Macrocrania caused by subarachnoid fluid collections (SFC) in 12 very low birth weight (VLBW) infants is reported from the Department of Pediatrics, University of Manitoba, and the Newborn Follow-up Program, Health Sciences Centre, Winnipeg, Manitoba, Canada. Ultrasound had shown grade II and III intraventricular hemorrhages in 7 infants in the neonatal period. The prevalence of SFC in VLBW infant survivors attending this clinic was 2.6%. SFC accounted for 30% of cases of macrocrania in VLBW infants. The incidence of SFC was 3.3 per 1000 VLBW survivors annually. The occipitofrontal circumference was at 5 to 50th percentile at birth and >95th percentile at age of diagnosis (mean, 7.7 months). A frontal subarachnoid space 6 mm or more, an interhemisperic fissure 8mm or more, and normal ventricles on ultrasound were required for diagnosis of SFC. Head growth stabilized along a curve above and parallel to the 95th percentile by age 15 to 18 months. Transient neurodevelopmental abnormalities (hypertonia and hyperreflexia) found in 5 infants at 6 to 8 months had disappeared by 18 months, and all had normal findings at 25 month follow-up. No infant had cerebral palsy or retardation <70, and none required neurosurgery. [1]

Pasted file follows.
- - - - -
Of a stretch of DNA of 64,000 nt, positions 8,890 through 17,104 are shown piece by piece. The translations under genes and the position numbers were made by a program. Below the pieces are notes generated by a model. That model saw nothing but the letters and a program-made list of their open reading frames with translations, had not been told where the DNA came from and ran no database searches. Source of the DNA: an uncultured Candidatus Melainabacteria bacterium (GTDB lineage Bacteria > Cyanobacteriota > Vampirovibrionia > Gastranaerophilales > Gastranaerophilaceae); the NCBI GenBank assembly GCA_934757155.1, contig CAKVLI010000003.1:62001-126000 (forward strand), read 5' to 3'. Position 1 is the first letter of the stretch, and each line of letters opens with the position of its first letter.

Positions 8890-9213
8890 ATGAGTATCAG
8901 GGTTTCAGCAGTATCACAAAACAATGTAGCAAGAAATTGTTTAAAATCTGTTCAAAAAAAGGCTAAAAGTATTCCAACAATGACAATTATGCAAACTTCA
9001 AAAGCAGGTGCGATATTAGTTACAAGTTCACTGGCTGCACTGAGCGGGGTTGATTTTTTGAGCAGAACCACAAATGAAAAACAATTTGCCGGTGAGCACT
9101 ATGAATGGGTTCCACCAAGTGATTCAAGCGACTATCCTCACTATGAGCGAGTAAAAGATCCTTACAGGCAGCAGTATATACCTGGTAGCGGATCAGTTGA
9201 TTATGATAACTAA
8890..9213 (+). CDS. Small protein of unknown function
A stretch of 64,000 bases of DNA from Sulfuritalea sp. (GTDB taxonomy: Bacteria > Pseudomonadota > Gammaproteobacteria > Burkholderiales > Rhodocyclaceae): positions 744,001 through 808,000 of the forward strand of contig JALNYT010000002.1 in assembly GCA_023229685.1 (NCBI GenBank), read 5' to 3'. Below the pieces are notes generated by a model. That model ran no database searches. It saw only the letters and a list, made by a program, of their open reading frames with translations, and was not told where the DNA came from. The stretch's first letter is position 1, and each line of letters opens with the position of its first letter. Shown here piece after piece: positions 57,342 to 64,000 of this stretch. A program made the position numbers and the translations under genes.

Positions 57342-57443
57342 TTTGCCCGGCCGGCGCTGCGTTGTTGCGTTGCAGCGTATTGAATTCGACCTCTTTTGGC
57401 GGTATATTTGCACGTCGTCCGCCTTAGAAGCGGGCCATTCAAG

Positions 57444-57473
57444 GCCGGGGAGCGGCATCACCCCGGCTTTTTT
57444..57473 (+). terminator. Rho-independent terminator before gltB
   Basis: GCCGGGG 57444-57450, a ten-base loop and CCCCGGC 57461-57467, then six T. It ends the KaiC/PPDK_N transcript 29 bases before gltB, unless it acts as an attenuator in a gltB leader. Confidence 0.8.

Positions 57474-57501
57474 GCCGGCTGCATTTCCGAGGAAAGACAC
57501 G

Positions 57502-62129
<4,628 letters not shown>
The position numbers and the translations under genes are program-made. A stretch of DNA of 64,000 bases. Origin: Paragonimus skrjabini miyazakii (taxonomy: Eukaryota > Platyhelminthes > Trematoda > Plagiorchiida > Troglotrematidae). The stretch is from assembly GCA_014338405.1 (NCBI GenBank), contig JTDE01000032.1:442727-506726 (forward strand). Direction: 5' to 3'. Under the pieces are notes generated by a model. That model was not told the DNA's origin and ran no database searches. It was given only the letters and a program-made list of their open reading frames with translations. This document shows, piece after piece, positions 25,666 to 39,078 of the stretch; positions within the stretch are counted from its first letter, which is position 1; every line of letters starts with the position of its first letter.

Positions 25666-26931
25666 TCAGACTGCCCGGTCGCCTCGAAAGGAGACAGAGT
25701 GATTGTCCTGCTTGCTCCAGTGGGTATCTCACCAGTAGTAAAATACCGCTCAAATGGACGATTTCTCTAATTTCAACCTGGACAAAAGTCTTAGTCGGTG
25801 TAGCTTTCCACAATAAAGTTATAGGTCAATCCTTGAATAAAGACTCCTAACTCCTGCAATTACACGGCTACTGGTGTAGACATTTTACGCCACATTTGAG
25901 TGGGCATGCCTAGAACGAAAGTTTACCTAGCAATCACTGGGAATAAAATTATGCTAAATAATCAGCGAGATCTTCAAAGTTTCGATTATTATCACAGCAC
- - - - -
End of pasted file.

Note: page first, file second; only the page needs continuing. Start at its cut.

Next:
COMMENT. Various names used to describe benign SFC include “external hydrocephalus,” and “benign subdural collection of infancy.” If sonograms are normal except for SFC the infant may be followed with periodic head circumference measurements and clinical evaluation. An abnormal ultrasound may require follow-up with CT. The prognosis is usually favorable without intervention. Fukuyama Y et al have provided norms for age-specific CT measurements of subarachnoid spaces up to 1 year [2]. The abnormal measurements by ultrasound used for diagnosis of SFC in the above study exceeded the Fukuyama upper limits of CT norms: >5.7mm sa spaces and >7.6 mm ih fissures.

Cerebral ventricular enlargement in female adolescents with anorexia nervosa corelated with the degree of malnutrition and returned to normal after refeeding and weight gain in an MRI quantitative study at the Schneider Children’s Hospital, Albert Einstein College of Medicine, New Hyde Park, NY [3]. Body mass and ventricular volume were inversely correlated.